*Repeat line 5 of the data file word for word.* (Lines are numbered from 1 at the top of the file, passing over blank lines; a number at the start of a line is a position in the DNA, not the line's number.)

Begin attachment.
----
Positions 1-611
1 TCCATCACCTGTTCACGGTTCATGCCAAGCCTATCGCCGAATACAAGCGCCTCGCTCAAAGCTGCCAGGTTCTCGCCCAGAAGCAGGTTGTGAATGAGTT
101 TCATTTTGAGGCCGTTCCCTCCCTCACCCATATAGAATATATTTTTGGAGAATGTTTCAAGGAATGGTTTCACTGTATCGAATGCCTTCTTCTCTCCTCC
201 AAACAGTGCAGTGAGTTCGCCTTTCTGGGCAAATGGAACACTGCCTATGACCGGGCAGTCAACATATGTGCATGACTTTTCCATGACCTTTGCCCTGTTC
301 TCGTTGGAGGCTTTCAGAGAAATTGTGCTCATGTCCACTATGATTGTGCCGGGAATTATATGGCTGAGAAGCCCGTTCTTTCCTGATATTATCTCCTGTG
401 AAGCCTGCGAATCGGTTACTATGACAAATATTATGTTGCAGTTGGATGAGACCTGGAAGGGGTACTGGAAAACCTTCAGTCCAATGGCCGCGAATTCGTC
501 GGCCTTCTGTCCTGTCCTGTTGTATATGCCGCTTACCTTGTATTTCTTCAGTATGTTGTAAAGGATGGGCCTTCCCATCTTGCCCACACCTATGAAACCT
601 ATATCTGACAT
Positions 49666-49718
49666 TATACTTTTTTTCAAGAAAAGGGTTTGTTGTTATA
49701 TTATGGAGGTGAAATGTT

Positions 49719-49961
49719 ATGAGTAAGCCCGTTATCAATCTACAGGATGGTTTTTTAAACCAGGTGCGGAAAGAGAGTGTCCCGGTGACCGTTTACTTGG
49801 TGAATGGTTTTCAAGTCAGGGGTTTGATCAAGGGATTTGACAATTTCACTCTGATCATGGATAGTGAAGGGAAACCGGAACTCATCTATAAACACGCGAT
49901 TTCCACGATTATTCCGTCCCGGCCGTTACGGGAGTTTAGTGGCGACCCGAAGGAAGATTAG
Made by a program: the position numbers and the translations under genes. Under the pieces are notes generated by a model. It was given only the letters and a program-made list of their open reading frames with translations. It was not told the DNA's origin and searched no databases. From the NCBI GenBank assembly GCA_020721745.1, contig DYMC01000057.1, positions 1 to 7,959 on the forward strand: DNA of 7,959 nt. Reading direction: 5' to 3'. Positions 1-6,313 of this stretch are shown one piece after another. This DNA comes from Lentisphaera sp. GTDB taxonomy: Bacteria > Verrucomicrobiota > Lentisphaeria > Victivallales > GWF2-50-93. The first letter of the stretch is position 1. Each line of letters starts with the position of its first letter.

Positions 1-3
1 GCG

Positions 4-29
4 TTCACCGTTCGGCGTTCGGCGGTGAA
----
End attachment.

301 TCGTTGGAGGCTTTCAGAGAAATTGTGCTCATGTCCACTATGATTGTGCCGGGAATTATATGGCTGAGAAGCCCGTTCTTTCCTGATATTATCTCCTGTG